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The International Sports Law Journal

, Volume 18, Issue 1–2, pp 39–45 | Cite as

Third-party ownership prohibition in football and European Union fundamental freedoms: CAS decision on RFC Seraing case

  • Pedro Henrique Rebello de Mendonça
Article

Abstract

Third-party ownership used to be an important financing mechanism in football. It allowed some clubs to be more competitive in the global transfer market, as they could attract and retain footballers whom they would otherwise not have been able to attract if the clubs had to acquire the totality of the players’ economic rights. However, this mechanism was banned by FIFA in 2015 after the inclusion of Article 18ter in its Regulations on the Status and Transfer of Players. This prohibition has been very controversial and was challenged before the CAS by the Belgian club RFC Seraing. The decision in the case considered the parties’ arguments: The club’s argument was that Article 18ter violated European Union law, including the fundamental freedoms; FIFA’s argument was that such a measure was necessary and proportionate to preserve the integrity of football. Throughout this paper, the reasoning adopted by the CAS panel in its decision will be analysed, taking into consideration the allegations regarding the legitimacy of FIFA’s objectives in banning TPO as well as the adequacy and proportionality of such a measure to achieve those objectives. Therefore, it will be possible to verify whether the TPO prohibition is truly compatible with the European Union’s fundamental freedoms.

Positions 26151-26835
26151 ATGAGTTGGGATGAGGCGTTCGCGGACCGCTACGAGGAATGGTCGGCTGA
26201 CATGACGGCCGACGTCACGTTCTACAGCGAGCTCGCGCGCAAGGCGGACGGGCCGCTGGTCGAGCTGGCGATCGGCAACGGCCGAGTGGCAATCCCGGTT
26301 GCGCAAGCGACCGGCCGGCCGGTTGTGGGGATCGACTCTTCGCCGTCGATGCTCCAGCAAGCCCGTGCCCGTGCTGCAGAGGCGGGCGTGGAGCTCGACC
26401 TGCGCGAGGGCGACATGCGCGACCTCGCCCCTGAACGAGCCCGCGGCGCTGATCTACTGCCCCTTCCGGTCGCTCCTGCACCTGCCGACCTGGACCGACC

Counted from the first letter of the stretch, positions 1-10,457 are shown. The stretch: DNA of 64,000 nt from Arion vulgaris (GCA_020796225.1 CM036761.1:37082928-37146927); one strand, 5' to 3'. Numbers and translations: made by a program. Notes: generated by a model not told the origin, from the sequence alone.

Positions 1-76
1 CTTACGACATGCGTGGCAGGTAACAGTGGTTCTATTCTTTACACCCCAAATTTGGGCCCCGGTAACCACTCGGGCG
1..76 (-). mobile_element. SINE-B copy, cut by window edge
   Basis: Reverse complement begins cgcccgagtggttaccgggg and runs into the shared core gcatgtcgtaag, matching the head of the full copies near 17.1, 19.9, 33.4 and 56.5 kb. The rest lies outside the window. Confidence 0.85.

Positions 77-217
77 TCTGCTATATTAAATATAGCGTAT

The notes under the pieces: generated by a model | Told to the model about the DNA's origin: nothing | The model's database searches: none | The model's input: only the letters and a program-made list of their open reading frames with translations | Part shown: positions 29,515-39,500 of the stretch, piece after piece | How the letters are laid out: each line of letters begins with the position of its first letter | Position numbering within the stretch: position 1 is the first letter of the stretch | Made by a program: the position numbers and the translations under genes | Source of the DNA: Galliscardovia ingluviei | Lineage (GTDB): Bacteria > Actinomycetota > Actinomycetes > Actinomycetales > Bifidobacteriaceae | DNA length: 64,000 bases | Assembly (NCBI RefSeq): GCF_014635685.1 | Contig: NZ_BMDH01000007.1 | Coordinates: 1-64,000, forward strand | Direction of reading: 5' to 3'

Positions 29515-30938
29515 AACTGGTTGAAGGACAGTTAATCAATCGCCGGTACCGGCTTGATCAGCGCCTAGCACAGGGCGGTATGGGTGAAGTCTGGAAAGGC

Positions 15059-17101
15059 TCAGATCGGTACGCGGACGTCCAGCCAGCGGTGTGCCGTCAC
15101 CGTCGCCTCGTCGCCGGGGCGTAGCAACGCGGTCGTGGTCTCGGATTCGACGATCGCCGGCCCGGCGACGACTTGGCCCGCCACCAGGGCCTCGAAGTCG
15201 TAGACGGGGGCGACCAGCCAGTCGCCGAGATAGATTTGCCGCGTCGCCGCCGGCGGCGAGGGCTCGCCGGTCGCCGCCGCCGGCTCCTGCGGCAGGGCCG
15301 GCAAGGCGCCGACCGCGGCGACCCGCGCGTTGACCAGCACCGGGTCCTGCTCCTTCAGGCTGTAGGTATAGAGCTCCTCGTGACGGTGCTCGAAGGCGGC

Keywords

Third-party ownership Football Sports law European Union Fundamental freedoms 

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Copyright information

© T.M.C. Asser Instituut 2018

Authors and Affiliations

  1. 1.Rio de JaneiroBrazil

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